Wire GrassEleusine indica (L.) Gaertn.
The coarse leaves and stems of Wire-grass form a thick, green carpeting in dooryards and by footpaths in many of the states during the middle and latter part of summer.
This grass is a native of warm countries of the Eastern Hemisphere, and, although gradually becoming common in southern New England, is most abundant in the South, where it usually suffers the reproach of being called aweed, so rarely are plant immigrants honoured unless they pay the toll of usefulness.
Wire-grass is low and leafy, sending up numerous flowering-heads which in appearance call to mind the familiar Crabgrass, though the most casual observer could hardly mistake it for that species, since the spreading spikes of Wire-grass are so much heavier and thicker.
On the "coasts of Coromandel" a stout species of this genus was cultivated for its large, farinaceous seeds which were used as food.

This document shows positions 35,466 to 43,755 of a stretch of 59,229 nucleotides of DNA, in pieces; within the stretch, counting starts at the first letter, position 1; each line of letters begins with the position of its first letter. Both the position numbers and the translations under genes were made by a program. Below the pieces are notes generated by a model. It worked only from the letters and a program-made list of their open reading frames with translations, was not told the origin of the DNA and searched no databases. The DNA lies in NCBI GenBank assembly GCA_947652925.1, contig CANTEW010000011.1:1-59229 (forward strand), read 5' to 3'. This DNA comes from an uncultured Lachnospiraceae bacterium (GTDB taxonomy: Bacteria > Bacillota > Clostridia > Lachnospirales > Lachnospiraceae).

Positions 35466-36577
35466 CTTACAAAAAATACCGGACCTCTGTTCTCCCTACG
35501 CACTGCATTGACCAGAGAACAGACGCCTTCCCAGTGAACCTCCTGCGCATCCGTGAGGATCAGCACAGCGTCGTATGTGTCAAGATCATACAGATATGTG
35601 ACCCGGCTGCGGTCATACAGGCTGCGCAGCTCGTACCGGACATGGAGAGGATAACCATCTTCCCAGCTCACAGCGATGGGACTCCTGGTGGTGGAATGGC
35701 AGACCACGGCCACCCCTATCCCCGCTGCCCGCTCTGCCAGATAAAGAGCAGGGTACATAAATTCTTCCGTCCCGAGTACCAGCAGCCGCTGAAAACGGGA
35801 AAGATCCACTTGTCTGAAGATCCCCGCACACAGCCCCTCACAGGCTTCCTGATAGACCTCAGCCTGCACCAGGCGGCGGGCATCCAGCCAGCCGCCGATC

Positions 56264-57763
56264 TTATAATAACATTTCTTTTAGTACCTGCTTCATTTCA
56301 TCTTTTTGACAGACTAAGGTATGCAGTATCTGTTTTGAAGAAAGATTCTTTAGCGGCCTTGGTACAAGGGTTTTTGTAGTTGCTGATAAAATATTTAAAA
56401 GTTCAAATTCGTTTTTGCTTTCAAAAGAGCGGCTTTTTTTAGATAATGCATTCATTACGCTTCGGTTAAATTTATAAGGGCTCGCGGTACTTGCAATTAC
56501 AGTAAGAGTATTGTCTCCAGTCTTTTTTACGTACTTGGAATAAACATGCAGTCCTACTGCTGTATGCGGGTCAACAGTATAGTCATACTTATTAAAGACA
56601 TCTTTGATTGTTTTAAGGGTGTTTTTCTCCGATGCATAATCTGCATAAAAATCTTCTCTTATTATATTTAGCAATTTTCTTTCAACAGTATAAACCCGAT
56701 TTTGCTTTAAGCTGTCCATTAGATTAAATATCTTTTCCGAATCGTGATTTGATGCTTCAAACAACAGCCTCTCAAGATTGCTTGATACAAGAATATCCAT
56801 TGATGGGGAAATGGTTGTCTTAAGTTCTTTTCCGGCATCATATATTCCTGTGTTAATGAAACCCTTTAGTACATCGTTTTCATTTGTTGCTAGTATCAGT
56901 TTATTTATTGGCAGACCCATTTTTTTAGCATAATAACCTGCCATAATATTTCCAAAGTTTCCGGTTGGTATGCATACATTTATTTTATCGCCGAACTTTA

Wire-grass. Goose-grass. Yardgrass. Eleusine indica (L.) Gaertn.
Annual, tufted. Naturalized from Asia or Africa.
Stem 6'-24' tall, flattened, erect or spreading. Sheaths loose. Ligule very short. Leaves 3'-10' long, 1"-3" wide, flat, rather thick.
Spikes 2-8, 1'-3' long, spreading from the summit of the stem. Spikelets 3-6-flowered, 1 1/2"-2" long, in 2 rows on one side of the rachis. Outer scales acute, about equal; flowering scales acute. Stamens 3.
Cultivated grounds and waste places. June to September.
Southern New England to Ohio and Kansas, south to Florida and Texas.